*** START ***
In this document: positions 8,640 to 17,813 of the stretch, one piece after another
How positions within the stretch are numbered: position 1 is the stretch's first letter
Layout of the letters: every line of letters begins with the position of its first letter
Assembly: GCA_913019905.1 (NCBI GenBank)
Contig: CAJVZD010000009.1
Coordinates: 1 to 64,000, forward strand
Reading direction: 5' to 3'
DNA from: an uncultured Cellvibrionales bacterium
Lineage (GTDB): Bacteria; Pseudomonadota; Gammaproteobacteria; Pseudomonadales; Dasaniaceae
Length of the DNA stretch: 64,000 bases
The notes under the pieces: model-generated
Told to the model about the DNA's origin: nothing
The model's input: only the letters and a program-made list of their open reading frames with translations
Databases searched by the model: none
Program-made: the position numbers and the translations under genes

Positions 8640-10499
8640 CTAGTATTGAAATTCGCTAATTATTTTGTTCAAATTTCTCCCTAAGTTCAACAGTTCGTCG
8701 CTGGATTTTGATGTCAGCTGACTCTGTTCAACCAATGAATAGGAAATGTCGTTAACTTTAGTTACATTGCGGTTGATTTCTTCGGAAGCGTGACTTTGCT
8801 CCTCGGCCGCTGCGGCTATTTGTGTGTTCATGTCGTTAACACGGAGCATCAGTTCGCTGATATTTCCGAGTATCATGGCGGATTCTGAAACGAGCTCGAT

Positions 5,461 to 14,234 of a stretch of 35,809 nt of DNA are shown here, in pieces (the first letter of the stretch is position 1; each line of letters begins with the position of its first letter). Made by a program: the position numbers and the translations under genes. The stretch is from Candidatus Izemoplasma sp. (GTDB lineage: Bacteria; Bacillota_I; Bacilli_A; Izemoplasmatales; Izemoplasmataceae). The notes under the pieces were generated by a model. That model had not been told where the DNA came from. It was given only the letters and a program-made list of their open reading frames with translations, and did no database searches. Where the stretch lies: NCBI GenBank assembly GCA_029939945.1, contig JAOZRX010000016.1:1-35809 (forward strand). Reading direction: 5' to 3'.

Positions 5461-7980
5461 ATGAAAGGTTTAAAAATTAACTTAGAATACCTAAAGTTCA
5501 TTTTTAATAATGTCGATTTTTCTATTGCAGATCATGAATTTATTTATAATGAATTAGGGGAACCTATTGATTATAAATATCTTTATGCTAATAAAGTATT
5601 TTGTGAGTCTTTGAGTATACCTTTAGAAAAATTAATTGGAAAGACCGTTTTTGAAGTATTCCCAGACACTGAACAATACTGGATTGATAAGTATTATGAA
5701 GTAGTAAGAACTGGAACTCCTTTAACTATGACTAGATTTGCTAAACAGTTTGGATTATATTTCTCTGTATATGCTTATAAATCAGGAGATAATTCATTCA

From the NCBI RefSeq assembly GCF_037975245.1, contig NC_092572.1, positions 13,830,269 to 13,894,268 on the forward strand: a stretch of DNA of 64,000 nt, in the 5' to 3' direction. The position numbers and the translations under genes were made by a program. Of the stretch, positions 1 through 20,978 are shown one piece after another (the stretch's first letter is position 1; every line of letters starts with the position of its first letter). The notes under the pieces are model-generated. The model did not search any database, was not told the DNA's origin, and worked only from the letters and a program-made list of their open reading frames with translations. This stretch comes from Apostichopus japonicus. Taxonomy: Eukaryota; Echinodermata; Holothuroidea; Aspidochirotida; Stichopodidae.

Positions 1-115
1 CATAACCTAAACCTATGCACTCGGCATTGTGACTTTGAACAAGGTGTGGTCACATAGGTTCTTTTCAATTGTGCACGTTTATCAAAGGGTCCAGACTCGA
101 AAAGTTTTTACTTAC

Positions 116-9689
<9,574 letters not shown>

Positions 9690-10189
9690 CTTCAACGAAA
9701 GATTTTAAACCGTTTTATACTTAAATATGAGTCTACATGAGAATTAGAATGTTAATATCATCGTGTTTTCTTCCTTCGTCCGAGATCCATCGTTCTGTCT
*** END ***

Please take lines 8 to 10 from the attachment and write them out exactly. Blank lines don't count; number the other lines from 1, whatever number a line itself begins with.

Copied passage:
DNA from: an uncultured Cellvibrionales bacterium
Lineage (GTDB): Bacteria; Pseudomonadota; Gammaproteobacteria; Pseudomonadales; Dasaniaceae
Length of the DNA stretch: 64,000 bases